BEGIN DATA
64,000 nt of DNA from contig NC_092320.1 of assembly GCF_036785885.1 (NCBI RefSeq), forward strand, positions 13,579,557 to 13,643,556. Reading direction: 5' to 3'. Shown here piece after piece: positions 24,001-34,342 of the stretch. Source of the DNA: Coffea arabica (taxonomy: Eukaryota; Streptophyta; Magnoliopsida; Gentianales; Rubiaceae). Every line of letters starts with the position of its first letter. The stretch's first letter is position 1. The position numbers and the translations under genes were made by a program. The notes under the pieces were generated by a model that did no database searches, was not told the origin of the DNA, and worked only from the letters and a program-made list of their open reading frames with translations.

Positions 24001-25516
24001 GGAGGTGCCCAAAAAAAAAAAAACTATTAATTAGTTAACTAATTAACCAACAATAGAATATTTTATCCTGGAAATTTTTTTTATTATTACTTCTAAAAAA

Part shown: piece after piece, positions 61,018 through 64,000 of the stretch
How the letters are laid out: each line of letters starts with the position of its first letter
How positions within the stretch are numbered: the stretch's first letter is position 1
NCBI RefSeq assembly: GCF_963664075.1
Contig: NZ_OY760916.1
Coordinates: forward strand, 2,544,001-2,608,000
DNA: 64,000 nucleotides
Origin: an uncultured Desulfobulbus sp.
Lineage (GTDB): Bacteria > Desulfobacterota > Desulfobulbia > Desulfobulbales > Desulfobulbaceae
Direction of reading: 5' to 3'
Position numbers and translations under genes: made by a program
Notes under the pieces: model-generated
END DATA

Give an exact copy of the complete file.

64,000 nt of DNA from contig NC_092320.1 of assembly GCF_036785885.1 (NCBI RefSeq), forward strand, positions 13,579,557 to 13,643,556. Reading direction: 5' to 3'. Shown here piece after piece: positions 24,001-34,342 of the stretch. Source of the DNA: Coffea arabica (taxonomy: Eukaryota; Streptophyta; Magnoliopsida; Gentianales; Rubiaceae). Every line of letters starts with the position of its first letter. The stretch's first letter is position 1. The position numbers and the translations under genes were made by a program. The notes under the pieces were generated by a model that did no database searches, was not told the origin of the DNA, and worked only from the letters and a program-made list of their open reading frames with translations.

Positions 24001-25516
24001 GGAGGTGCCCAAAAAAAAAAAAACTATTAATTAGTTAACTAATTAACCAACAATAGAATATTTTATCCTGGAAATTTTTTTTATTATTACTTCTAAAAAA

Part shown: piece after piece, positions 61,018 through 64,000 of the stretch
How the letters are laid out: each line of letters starts with the position of its first letter
How positions within the stretch are numbered: the stretch's first letter is position 1
NCBI RefSeq assembly: GCF_963664075.1
Contig: NZ_OY760916.1
Coordinates: forward strand, 2,544,001-2,608,000
DNA: 64,000 nucleotides
Origin: an uncultured Desulfobulbus sp.
Lineage (GTDB): Bacteria > Desulfobacterota > Desulfobulbia > Desulfobulbales > Desulfobulbaceae
Direction of reading: 5' to 3'
Position numbers and translations under genes: made by a program
Notes under the pieces: model-generated